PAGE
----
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The International Writers Magazine: Dreamscapes Stories

 Pulitzer
• Oswaldo Jimenez
“Let me tell you about my lucky chair,” said the man wearing the ill-fitting tuxedo jacket, while nursing a cocktail in his hands.

OJ

Nursing is the right word because the man wearing a tuxedo jacket that was obviously at least two-sizes too small for him, had been holding the thin glass in his hands for so long, that the ice in the drink had melted, giving the scotch that he had requested from the host, a look of wilted white roses. Or so it seemed to the man sharing the sofa with him. The man sitting at the opposite end of the small love seat had left enough room between the two so as not to attract suspicious glances, and also to discourage the stranger, the man with the ridiculous tuxedo jacket, from engaging him in conversation, polite or otherwise.  He was not there to mingle, you see, he was a friend of the family who had arrived from out of town and had happened upon the gathering, which, as he later found out from the host, was a sort of celebration for all the people in the office, (the newsroom) after having successfully won the Pulitzer Prize for Public Service, or some such other thing, that benefited the community they served. So, it was a gathering for everyone involved in putting the paper together.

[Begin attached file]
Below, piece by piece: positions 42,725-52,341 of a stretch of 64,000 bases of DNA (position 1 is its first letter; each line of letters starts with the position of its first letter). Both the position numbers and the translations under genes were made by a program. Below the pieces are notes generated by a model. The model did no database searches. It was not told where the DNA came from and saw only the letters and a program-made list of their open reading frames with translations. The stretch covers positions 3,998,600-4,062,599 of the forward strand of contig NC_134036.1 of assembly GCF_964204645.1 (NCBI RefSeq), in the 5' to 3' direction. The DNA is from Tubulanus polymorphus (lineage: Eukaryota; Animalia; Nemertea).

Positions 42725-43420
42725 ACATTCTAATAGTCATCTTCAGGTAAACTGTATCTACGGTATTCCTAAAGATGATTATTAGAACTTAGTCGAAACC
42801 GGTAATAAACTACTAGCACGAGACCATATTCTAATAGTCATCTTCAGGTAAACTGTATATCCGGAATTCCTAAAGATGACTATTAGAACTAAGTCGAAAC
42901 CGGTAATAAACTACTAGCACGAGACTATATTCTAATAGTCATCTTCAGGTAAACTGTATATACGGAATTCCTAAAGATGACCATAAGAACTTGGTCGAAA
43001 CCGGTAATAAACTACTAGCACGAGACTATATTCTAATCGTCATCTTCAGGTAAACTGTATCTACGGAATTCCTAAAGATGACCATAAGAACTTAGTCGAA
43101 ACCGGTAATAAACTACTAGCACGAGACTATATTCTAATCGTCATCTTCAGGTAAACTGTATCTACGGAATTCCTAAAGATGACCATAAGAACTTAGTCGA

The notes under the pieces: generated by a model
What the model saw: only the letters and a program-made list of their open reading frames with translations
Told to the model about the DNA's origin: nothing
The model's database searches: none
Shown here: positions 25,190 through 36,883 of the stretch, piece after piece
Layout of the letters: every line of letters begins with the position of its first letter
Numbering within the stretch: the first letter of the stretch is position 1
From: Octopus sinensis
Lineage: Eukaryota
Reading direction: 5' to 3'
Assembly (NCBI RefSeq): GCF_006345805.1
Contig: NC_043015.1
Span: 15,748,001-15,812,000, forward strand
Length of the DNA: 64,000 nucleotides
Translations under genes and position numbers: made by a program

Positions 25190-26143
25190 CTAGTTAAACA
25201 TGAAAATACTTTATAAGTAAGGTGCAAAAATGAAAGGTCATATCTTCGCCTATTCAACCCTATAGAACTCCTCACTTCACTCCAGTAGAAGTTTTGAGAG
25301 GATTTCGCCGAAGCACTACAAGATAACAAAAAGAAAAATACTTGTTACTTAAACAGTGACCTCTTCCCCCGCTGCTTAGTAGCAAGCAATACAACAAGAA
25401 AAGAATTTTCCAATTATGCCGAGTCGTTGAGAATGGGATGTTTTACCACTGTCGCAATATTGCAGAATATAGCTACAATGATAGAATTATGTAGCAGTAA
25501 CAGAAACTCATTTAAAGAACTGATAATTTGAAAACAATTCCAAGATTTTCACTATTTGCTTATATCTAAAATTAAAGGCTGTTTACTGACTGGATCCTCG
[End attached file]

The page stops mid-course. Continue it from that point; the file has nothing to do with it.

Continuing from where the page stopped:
“Let me tell you about my lucky chair,” the man reiterated, shouting over the chatter, noise really, coming from all the people standing around, mingling, towering over the two men sharing the love seat. They were the only ones sitting; the rest, most of them wearing well fashioned tuxes or little black cocktail dresses (the women, of course, some of whom were so devastatingly good looking that the men could not help but stand as close to the them as they possibly could just to feel the sensation of being next to a slender, high heeled beauty, with intelligence and flair) holding drinks, and nearly shouting to the top of their lungs. Every inch of the place ( a duplex in the high rent district of the fashionably desirable neighborhoods in Washington DC, near the well respected University of Georgetown; where, it was rumored, the owner of the duplex had attended but had never finished his degree) was basically filled with bodies, male and female, female outnumbering the male. 

The man sitting at a safe distance from the man with the ill-fitting jacket, felt uncomfortable, but was unable to say no to the man’s offer to tell the story of his lucky chair. The situation, the social gathering he was in, demanded that he listen, or at least pretend to listen politely, to anyone with something to say.

The man in the ill-fitting tuxedo leaned over, just his head and torso, while balancing the drink he had not touched and moving it to one side so as not to spill it on the love seat, which, looked like it was made of some expensive animal skin; distressed leather, or some kind of man-made material that just looked quite expensive, and repeated the phrase to the man, a virtual stranger, sitting far enough away so as to not engage him in conversation: “Let me tell you about my lucky chair.”